Reformation 500 Presentations and Papers

Dr. Erik Herrmann - March 28, 2017

Being Religious: Martin Luther’s Reform of Christian Life and Devotion


Dr. Timothy Maschke and Dr. Gaylund Stone - March 8, 2016

Lucas Cranach: His World and the Word


Dr. John W. Montgomery - October 13th, 2015

Luther on Scripture: Why He Would Have a Fit 500 Years Later


Dr. Jason D. Lane - October 11, 2017

"Wrestling with God: Luther's Way to Study Theology"


Dr. Alexa Doebele – Spring 2015

Dr. Mickey Mattox – Fall 2014

Mickey L. Mattox is Associate Professor of Historical Theology at Marquette University (Milwaukee, WI). His interests include Martin Luther and the history of biblical interpretation, as well as ecumenical theology. He earned the Ph.D. degree at Duke University, where he studied with David C. Steinmetz. His books include “Defender of the Most Holy Matriarchs: Martin Luther’s Interpretation of the Women of Genesis” (Brill, 2003), and changing Changing Churches: An Orthodox, Catholic, and Lutheran Theological Conversation (Eerdmans, 2012). His most recent work is Iohannes Oecolampadius: An Exposition of Genesis (Marquette University Press, 2013), which offers a translation and historical introduction to this Swiss reformer’s commentary on Genesis 1-3. He is presently at work on a study of the cosmology of Martin Luther.

Dr. Brian Harries – Spring 2014

Brian Harries, Assistant Professor of English at CUW, earned his Ph.D. in English from the University of Kansas. His dissertation was titled Troy Imagery and Competing Codes of Piety in Shakespeare’s Early History Plays. His academic interests focus on Shakespeare, early British literature, Drama, Classical Epic, and History of the Book.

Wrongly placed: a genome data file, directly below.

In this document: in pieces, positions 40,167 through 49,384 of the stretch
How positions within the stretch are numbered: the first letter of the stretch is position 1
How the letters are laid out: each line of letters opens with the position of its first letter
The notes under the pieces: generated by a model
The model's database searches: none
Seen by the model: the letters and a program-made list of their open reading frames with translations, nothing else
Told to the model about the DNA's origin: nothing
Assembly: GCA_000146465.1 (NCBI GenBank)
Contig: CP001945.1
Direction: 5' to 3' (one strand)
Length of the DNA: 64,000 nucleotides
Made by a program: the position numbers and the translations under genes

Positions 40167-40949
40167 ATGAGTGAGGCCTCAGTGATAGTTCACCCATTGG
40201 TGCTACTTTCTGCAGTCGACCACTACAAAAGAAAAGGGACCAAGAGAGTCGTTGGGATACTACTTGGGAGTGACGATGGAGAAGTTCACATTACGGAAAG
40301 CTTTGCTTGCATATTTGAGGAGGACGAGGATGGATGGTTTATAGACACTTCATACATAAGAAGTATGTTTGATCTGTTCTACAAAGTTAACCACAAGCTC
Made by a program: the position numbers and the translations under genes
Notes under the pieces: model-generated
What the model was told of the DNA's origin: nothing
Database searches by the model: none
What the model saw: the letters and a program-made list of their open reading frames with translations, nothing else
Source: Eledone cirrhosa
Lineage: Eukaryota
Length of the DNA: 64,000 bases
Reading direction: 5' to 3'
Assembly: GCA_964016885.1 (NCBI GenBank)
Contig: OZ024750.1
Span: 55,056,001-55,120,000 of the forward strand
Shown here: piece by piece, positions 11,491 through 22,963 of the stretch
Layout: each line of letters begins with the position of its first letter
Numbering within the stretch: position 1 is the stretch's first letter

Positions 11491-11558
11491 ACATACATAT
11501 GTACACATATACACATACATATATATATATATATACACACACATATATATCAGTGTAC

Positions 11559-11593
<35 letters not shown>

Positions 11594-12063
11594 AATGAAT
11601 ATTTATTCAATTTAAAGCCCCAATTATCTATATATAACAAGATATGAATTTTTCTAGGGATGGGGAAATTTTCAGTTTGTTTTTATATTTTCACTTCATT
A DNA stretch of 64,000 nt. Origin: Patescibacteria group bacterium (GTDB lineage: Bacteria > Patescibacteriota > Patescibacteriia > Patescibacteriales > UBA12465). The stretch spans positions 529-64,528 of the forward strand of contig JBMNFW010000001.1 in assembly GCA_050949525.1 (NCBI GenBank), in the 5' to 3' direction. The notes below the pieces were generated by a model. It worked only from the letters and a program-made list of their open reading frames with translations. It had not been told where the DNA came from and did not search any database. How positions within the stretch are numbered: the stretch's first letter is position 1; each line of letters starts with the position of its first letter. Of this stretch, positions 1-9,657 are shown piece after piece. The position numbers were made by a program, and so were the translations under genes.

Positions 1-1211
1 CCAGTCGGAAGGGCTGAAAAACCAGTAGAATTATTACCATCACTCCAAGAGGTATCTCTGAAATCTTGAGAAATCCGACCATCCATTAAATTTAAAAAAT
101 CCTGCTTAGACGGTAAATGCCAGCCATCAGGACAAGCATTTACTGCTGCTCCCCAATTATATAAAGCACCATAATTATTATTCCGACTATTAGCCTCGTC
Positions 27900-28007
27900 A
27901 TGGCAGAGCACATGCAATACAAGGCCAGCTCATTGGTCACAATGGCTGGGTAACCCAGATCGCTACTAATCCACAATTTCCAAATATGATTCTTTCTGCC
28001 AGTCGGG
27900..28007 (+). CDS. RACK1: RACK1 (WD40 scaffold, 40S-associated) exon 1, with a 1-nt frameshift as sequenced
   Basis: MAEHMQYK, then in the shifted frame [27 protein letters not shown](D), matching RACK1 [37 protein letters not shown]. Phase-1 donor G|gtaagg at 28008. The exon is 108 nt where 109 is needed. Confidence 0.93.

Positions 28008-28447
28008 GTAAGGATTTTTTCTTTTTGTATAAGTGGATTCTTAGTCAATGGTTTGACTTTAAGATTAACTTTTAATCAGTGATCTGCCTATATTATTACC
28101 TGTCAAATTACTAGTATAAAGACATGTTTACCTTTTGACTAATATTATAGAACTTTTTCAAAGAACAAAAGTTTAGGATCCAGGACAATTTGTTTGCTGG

Dr. Peter Barker – Fall 2013

Peter Barker is Professor of the History of Science at the University of Oklahoma. He is the author of more than fifty scholarly articles, six edited collections, and two books, most recently The Cognitive Structure of Scientific Revolutions (Cambridge, 2006). His research and teaching cover the entire history of the western scientific tradition from the Greeks to the present with special attention to the early modern period and the twentieth century. Recent research addresses the background to Copernicus’s work, including his debt to Islamic science. Before joining the University of Oklahoma, Barker served as the first director of Virginia Tech’s graduate program in Science and Technology Studies. He has held visiting appointments at the University of Pittsburgh, U.S.A., Konstanz, Germany, and the University of Copenhagen, Denmark. His research has been supported by both the U.S. National Science Foundation and the National Endowment for the Humanities. He is currently Associate Editor of Centaurus, the official journal of the European Society for the History of Science.

Dr. Kathleen Crowther – Fall 2013

Kathleen Crowther is an associate professor in the Department of the History of Science at the University of Oklahoma. She received her Ph.D. from The Johns Hopkins University and has held a Mellon post-doctoral fellowship at Swarthmore College and a Kluge fellowship at the Library of Congress. Her first book, Adam and Eve in the Protestant Reformation (Cambridge, 2010) won the Gerald Strauss Prize for best new book in Reformation studies. Her articles have appeared in the journals Isis and Renaissance Quarterly and in several edited collections. She is currently working on a book about Sacrobosco's Sphere.

Dr. Merry Wiesner-Hanks: Spring 2013

Wiesner-Hanks is the Senior Editor of the Sixteenth Century Journal and the author or editor of twenty books and many articles that have appeared in English, German, Italian, Spanish, Greek, Chinese, Turkish, and Korean. Her books include Women and Gender in Early Modern Europe and Luther on Women, A Sourcebook, both published by Cambridge University Press.

Paper Video

Dr. Susan Mobley - October 24, 2012

Education for the Real World